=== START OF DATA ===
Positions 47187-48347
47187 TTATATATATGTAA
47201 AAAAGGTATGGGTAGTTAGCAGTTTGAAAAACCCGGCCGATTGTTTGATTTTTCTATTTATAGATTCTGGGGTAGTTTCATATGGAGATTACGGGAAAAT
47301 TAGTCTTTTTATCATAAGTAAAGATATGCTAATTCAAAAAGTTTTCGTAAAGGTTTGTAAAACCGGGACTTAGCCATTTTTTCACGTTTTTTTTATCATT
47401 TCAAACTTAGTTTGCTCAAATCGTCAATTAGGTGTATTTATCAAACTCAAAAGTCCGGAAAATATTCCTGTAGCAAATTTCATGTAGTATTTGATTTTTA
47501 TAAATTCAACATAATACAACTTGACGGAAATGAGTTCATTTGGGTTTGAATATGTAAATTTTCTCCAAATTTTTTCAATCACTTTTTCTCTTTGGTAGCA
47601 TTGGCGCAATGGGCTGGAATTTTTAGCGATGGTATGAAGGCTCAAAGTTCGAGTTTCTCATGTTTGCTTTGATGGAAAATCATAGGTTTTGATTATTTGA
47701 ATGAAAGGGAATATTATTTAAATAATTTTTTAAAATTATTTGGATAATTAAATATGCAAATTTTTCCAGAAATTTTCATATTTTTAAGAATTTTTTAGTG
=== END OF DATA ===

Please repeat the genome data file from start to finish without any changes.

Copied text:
Positions 47187-48347
47187 TTATATATATGTAA
47201 AAAAGGTATGGGTAGTTAGCAGTTTGAAAAACCCGGCCGATTGTTTGATTTTTCTATTTATAGATTCTGGGGTAGTTTCATATGGAGATTACGGGAAAAT
47301 TAGTCTTTTTATCATAAGTAAAGATATGCTAATTCAAAAAGTTTTCGTAAAGGTTTGTAAAACCGGGACTTAGCCATTTTTTCACGTTTTTTTTATCATT
47401 TCAAACTTAGTTTGCTCAAATCGTCAATTAGGTGTATTTATCAAACTCAAAAGTCCGGAAAATATTCCTGTAGCAAATTTCATGTAGTATTTGATTTTTA
47501 TAAATTCAACATAATACAACTTGACGGAAATGAGTTCATTTGGGTTTGAATATGTAAATTTTCTCCAAATTTTTTCAATCACTTTTTCTCTTTGGTAGCA
47601 TTGGCGCAATGGGCTGGAATTTTTAGCGATGGTATGAAGGCTCAAAGTTCGAGTTTCTCATGTTTGCTTTGATGGAAAATCATAGGTTTTGATTATTTGA
47701 ATGAAAGGGAATATTATTTAAATAATTTTTTAAAATTATTTGGATAATTAAATATGCAAATTTTTCCAGAAATTTTCATATTTTTAAGAATTTTTTAGTG